Growing up, I always wished that my hair was different. I get a lot of compliments for my healthy, thick, and straight-ish dark brown hair, but to me, it was plain and boring. I couldn’t style it because even after spending 12+ hours styling my hair, it reverts to its original state in just 30 minutes.
Storytime: My Boring Hair
One of the many instances of my stubborn hair was during my cousin’s wedding, the summer before eighth grade began. The hairstylist had to use two bottles of hairspray, a whole pack of bobby pins, and rubber bands (the office supplies ones) to get my hair in place. Thanks to my hair’s resistance, I attended the event looking like I had a shiny coat of grease on my hair ☹️.
It was during first grade, however, right before my dance showcase, that I started wishing that my hair was different. We were all wearing the same outfits, but our teachers thought something was lacking, so it was decided that we would all have matching curls. When it was my turn, to my embarrassment, my hair didn’t curl. The assistant was taken aback and tried over and over to get it to look like the others, but to no avail. She eventually gave up and said, “You just have to perform like that, I guess.”
It still remains as a hurtful memory because at the time, I was made aware of my differences and how I couldn’t be like the other girls in the team. Despite being one of the better dancers, performing in the front, I remember feeling ashamed going up on stage because of how my hair looked. My entire elementary school years were spent bugging my mom to get a perm because at least then, my hair wouldn’t be so different from everyone else.
The High School Solution
In high school, there were more (East) Asian people, all with different hairstyles. Some had a Japanese straightening perm or a wavy perm, while a good portion did have their natural hair. Among them, there were also those who had stubborn hair like mine.
Some of my closest friends that had stubborn hair like me would also come to with curly/wavy hair. When asked how they achieved that look, they would all have the same response, braids. According to them, sleeping in semi-dry, braided hair was the simple solution to it all. You didn’t need to invest in a hair curler or hairspray because braids achieved the desired curls.
Taking their advice, I tried this technique, but to no one’s surprise, my hair was back to normal by the end of the bus ride to school. I didn’t give up, determined to make this work for me, and tried different numbers of braids, in different styles. Some days, I would French braid my hair in four pieces. Other days, I would just braid my hair into as many pieces as I could.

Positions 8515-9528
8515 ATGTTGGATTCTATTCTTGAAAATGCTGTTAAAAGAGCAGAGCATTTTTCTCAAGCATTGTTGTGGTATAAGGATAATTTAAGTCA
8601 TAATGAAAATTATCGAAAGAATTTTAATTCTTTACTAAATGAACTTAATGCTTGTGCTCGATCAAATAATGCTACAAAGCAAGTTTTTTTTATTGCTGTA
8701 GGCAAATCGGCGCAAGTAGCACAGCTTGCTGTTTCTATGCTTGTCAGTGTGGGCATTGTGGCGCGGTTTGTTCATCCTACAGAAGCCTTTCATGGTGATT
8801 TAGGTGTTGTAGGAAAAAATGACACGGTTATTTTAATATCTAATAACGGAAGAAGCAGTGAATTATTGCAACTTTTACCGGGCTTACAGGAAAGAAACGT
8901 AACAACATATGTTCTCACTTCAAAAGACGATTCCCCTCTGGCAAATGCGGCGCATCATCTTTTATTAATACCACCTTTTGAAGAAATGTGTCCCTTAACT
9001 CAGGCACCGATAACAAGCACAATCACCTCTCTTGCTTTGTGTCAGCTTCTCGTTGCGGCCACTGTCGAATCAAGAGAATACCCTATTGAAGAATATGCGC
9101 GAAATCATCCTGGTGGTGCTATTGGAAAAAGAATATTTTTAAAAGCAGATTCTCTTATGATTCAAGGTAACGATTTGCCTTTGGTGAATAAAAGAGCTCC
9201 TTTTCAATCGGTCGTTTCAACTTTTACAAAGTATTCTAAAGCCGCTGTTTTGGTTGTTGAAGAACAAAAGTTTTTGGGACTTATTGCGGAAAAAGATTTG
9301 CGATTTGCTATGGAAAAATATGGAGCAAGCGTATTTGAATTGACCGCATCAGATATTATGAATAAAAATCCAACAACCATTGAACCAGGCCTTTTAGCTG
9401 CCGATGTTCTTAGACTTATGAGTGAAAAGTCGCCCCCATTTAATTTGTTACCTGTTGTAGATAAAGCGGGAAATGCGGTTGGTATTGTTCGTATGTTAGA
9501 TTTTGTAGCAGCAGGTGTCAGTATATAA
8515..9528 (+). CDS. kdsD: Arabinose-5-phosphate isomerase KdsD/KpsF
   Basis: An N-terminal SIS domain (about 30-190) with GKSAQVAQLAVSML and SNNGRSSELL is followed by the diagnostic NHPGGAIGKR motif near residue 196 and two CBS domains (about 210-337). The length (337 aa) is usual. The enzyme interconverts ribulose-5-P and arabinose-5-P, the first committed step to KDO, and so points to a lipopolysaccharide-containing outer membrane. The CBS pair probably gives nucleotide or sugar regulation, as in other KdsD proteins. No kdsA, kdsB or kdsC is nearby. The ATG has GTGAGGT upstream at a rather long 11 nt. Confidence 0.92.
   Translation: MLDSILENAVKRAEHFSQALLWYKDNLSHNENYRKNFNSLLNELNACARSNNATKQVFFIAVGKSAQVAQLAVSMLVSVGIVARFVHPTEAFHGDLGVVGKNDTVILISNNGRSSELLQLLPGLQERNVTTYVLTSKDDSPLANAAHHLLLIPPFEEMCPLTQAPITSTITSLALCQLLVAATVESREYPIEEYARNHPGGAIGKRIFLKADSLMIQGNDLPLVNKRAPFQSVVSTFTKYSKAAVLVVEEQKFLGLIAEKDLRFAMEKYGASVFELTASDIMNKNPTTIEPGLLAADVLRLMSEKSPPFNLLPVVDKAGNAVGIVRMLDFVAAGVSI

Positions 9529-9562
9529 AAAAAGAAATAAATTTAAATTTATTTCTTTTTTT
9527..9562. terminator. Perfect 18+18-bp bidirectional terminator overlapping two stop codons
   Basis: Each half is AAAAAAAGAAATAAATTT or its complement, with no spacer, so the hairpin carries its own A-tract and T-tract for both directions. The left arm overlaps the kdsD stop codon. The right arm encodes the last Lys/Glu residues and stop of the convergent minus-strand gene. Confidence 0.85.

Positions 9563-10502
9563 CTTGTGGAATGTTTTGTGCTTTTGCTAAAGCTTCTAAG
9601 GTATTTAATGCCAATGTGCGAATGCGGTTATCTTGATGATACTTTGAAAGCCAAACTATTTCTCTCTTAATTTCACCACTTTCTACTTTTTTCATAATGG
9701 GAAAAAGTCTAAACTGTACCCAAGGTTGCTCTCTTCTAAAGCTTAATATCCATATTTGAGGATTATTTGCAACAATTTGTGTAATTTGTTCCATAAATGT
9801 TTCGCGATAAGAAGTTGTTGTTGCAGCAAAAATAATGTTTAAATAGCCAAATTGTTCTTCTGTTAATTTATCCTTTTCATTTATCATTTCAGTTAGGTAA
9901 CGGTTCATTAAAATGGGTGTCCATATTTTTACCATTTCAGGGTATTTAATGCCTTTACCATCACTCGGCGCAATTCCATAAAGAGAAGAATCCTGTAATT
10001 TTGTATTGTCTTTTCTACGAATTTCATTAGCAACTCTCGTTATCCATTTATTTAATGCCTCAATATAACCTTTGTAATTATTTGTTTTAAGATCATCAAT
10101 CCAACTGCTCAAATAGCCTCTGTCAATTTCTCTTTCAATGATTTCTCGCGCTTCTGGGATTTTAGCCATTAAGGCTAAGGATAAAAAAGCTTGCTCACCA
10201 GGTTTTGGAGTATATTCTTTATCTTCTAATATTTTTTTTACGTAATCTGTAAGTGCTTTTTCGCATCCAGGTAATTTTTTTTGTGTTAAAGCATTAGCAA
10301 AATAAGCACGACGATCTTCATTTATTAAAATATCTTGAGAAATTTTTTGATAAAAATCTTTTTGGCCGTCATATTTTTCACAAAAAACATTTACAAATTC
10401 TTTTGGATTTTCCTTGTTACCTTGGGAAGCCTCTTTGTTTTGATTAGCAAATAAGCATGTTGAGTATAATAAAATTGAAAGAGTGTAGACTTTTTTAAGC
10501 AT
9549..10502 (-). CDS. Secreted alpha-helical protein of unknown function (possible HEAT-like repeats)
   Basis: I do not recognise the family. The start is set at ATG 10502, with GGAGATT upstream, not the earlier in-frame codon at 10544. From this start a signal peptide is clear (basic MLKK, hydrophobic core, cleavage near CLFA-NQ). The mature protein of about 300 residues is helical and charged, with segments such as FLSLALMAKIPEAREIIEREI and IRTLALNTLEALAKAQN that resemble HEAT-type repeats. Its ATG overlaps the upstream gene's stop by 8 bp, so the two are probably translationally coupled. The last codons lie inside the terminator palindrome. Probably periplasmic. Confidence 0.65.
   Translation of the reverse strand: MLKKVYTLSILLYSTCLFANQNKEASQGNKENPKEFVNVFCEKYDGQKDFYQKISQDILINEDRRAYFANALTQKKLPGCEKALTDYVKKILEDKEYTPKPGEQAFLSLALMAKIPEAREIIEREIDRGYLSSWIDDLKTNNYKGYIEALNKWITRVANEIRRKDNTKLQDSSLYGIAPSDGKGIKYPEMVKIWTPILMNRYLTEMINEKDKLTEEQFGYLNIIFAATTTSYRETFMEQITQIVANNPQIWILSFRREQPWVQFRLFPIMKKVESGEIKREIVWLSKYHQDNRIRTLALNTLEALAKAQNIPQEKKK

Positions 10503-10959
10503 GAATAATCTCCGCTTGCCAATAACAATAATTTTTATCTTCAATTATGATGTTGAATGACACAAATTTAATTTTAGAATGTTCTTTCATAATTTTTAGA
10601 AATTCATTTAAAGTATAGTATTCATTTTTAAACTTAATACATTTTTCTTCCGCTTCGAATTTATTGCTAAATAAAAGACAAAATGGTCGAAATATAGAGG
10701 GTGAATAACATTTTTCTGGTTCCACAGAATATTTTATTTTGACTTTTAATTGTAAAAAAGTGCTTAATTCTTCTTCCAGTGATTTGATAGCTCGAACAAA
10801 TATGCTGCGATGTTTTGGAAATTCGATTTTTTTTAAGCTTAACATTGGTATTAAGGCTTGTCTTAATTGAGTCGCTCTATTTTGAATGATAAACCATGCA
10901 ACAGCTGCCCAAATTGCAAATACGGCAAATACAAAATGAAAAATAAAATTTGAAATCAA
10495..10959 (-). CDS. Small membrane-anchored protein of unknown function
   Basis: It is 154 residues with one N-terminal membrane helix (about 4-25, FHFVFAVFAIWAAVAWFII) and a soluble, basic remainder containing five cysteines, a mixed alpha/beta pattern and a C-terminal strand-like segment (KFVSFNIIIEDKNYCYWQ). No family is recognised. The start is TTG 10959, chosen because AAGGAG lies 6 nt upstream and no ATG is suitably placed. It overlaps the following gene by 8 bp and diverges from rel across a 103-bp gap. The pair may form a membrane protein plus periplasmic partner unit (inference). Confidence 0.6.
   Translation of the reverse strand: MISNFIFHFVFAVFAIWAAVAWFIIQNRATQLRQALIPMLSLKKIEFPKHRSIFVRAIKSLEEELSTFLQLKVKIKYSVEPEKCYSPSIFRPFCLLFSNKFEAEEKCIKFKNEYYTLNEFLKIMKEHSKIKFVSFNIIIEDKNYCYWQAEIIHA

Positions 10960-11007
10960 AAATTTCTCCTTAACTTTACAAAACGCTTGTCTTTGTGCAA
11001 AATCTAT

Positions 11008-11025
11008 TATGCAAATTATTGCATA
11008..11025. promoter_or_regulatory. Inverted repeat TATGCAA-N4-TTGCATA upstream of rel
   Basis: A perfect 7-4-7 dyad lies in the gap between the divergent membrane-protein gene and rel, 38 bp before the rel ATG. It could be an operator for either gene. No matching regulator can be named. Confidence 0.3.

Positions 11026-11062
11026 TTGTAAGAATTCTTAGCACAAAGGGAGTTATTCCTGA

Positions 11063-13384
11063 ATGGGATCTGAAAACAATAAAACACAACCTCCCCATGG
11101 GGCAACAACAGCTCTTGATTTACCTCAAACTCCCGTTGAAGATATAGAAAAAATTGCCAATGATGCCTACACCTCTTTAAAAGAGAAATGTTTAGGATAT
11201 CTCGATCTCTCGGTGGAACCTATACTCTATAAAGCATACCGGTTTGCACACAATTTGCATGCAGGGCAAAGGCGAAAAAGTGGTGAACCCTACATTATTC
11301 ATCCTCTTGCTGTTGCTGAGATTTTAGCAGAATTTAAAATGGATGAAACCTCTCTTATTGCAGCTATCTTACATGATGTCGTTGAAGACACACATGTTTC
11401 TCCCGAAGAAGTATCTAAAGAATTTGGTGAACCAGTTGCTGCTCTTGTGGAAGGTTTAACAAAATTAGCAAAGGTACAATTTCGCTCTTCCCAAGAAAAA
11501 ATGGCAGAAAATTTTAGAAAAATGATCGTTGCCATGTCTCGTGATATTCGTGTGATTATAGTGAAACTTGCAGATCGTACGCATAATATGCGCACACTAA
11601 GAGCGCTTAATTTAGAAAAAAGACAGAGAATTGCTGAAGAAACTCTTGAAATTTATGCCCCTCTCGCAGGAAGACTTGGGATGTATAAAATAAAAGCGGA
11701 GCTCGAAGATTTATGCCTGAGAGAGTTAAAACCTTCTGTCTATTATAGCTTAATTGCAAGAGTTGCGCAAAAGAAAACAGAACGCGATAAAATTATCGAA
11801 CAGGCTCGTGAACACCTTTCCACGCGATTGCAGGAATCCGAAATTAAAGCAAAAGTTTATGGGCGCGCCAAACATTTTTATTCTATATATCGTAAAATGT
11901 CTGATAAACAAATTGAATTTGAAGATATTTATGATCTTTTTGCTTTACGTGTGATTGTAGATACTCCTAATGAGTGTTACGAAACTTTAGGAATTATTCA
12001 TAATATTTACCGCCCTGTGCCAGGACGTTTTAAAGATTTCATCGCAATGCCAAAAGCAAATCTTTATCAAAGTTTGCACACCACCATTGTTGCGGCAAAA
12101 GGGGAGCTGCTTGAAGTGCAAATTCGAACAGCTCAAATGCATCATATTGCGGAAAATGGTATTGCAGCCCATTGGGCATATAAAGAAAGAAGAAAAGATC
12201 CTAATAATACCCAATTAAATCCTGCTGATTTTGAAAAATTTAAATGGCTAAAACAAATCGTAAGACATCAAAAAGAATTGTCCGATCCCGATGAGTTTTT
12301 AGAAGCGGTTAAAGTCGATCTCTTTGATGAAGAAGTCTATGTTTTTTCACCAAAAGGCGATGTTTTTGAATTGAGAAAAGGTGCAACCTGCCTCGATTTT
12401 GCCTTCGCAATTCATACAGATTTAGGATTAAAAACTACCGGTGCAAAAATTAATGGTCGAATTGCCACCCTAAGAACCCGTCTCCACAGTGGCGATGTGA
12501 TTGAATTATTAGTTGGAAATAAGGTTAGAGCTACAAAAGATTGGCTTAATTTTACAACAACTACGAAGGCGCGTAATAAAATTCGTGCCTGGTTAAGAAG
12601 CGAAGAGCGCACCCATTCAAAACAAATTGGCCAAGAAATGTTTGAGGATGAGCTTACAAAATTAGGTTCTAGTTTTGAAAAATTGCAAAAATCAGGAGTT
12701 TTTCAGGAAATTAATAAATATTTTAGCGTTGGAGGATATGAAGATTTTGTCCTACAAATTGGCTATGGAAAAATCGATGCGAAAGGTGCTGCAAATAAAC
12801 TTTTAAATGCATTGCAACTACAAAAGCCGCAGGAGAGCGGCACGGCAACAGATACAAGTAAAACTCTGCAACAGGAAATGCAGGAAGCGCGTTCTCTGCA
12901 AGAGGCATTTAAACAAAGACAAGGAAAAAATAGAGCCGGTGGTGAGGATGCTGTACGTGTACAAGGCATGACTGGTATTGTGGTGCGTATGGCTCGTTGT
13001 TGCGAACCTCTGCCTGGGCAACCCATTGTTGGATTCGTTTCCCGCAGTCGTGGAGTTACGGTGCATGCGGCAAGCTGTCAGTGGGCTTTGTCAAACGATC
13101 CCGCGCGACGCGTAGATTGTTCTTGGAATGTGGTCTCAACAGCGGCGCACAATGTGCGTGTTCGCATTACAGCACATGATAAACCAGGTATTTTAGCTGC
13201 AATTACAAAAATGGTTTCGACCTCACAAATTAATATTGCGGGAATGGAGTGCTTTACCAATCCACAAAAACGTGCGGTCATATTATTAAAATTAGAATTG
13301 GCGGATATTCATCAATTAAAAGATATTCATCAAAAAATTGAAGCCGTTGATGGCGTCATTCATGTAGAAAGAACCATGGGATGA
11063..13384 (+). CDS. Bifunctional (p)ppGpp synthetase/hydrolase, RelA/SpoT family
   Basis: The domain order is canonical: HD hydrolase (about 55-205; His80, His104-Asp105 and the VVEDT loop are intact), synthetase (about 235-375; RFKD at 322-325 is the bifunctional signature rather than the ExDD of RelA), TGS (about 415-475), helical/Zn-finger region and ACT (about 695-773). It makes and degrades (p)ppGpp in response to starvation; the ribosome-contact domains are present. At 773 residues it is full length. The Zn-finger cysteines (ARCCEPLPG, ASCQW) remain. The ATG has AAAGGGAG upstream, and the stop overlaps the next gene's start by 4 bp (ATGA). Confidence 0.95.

Long story short, that still didn’t work for me and I resigned myself to having boring hair until the day I died.
A New Hope
One good thing about my boring hair is that it’s long and healthy. This kind of hair is perfect for donating, so that someone can experience having hair, even if it’s a wig. So, while I grow it out, I gave the hair curling thing one last try.
This time, I decided to use these foam curlers that my mom has had for ages. She bought them a few years ago at a Korean beauty supply store and says that they work like a charm. Though she doesn’t use them often, when she does, it’s for creating a subtle wave at the ends of her hair.
(MY) Inferences About Foam Curlers
While my mom never actually taught me how to use them, here are some conclusions that I’ve made about using this product
- Like braids, use semi-dry hair because the water makes hair more pliant
- Section off your hair into equal pieces to roll – my mom has 16 rollers, so I divide my hair accordingly.
- When you roll your hair, start with the roller ~three inches from the end – essentially, you’re rolling your hair up towards the roots, but you also don’t way the ends to stick out and not get curled.
- If possible, sleep in them – foam curlers usually have a clasp, you can easily sleep in them without ruining your hard work and let them dry in that shape completely.
- Pro tip: to get “curlier” hair, twist your hair before rolling them in a curler.
When I roll my hair, I roll inwards instead of outwards because I like the rose bouquet effect it leaves when I remove the curlers. In my opinion, rolling outwards gives more of a beach wave look, a bit of an overplayed look.
Why Foam Curlers
I can’t speak for all types of hair, or even represent every Asian because not every race has the same type of hair. In my opinion, foam curlers are perfect for creating really natural looking curls because not every curl looks exactly the same. However, if you want curly hair, this method probably isn’t going to help you achieve that look.
As mentioned earlier, my mom only has 16 curlers. While I do have thick hair, it was sufficient in getting my hair up. Obviously, the more hair you have, the more you should consider buying more curlers. People with thin hair would probably have “better” waves with the same number of curlers, only because they’re using less hair per curler.
If these reasons didn’t convince you to give foam curlers a try, here are two more reasons: no heat and no wasting money. Using a curling iron means that you also have to buy heat protectant to put on before curling and hairspray for after curling. Without the former, you can damage your hair follicles on this hot styling rod, and without the latter, you’ll lose your curls within a few hours.
And while it takes a bit longer to use curlers, foam curlers perfect for getting ready to go out later in the evening or relaxing with a face mask and Netflix the night before.